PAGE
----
Numeric literal syntax

Steven D'Aprano steven at REMOVE.THIS.cybersource.com.au
Tue Sep 2 08:56:24 CEST 2008


On Mon, 01 Sep 2008 22:11:13 -0700, Dennis Lee Bieber wrote:

> On Tue, 02 Sep 2008 13:51:16 +1000, Ben Finney
> <bignose+hates-spam at benfinney.id.au> declaimed the following in
> comp.lang.python:
> 
>> This is no more the case than for literal strings:
>> 
>> a = "spam" "eggs" "ham"
>> 
>> a = "spam", "eggs", "ham"
>>
>  But... Literal string still have the " (or ') delimiters around the
> components. Such does not exist for you example with integers.
> 
> 	Consider
> 
> a = "spam, eggs", "ham"
> vs
> a = "spam, eggs" "ham"


Quite frankly, I think that it's a stretch to say that leaving out a 
tuple delimiter is a problem with whitespace inside numeric literals. 
That's hardly unique to whitespace:

atuple = 5,6,7,8
vs
atuple = 5,67,8

Look Ma, no whitespace!


But even if allowing whitespace inside numeric literals did create a new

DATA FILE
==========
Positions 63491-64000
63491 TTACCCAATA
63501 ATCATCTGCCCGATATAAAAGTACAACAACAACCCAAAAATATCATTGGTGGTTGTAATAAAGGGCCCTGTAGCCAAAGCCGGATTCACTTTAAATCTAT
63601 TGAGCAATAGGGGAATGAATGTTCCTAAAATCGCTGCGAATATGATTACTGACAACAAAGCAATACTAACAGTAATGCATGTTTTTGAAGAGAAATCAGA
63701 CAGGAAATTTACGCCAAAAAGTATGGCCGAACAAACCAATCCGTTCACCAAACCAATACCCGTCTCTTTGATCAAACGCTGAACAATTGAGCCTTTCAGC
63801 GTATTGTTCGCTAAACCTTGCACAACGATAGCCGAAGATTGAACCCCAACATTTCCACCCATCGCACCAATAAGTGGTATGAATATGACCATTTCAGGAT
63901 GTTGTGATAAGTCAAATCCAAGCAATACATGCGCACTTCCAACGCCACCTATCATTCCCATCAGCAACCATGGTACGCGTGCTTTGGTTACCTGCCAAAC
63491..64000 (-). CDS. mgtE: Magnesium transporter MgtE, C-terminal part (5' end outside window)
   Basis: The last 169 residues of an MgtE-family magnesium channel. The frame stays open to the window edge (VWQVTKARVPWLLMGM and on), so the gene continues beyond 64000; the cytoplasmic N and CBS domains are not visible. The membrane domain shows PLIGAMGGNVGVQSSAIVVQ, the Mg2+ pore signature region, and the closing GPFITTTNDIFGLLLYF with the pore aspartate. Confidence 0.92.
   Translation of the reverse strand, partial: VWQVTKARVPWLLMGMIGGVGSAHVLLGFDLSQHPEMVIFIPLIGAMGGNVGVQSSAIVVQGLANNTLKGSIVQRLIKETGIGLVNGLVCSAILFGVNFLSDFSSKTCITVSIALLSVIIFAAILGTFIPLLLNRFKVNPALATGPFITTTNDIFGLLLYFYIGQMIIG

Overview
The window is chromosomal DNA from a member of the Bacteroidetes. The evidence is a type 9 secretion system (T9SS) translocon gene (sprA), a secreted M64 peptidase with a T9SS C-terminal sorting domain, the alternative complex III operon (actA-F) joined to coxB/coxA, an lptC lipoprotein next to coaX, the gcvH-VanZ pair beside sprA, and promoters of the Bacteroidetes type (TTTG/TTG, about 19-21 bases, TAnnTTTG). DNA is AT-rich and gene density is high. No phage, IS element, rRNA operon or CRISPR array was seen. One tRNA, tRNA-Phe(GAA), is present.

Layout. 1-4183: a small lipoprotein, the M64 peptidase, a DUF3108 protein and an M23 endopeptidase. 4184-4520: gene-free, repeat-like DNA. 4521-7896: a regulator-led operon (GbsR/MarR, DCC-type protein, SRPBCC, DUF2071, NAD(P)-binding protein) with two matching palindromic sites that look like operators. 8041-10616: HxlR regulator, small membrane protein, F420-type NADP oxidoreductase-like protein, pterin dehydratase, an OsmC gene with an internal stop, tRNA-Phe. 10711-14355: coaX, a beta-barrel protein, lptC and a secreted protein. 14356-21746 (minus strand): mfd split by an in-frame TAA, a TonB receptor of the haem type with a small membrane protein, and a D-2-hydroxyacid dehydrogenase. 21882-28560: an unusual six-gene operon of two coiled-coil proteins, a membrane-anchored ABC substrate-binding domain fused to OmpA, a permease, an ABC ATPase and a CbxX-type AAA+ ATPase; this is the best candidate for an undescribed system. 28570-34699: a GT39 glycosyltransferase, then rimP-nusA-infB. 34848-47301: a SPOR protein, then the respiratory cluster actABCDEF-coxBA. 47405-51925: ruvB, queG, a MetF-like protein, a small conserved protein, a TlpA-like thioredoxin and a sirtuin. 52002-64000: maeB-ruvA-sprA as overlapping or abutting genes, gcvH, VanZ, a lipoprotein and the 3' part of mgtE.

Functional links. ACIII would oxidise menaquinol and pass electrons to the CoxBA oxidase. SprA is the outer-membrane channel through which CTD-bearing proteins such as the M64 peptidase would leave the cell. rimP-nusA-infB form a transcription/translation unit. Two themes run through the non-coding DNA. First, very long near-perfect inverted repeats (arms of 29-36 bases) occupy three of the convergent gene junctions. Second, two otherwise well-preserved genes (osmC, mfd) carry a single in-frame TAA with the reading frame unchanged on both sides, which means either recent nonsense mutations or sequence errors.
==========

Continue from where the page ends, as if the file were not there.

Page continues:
avenue for errors which never existed before, it is a mistake to only 
consider the downside without the upside. In my opinion, that would be 
rather like declaring that the syntax for attribute access is a mistake 
because you might do this:

x = MyClass()
xy = 4

instead of this:

x = MyClass()
x.y = 4

At some point the programmer has to take responsibility for typos instead 
of blaming the syntax of the language. I agree that we should avoid 
syntax that *encourages* typos, but I don't believe that allowing 
whitespace inside numeric literals does that.



-- 
Steven



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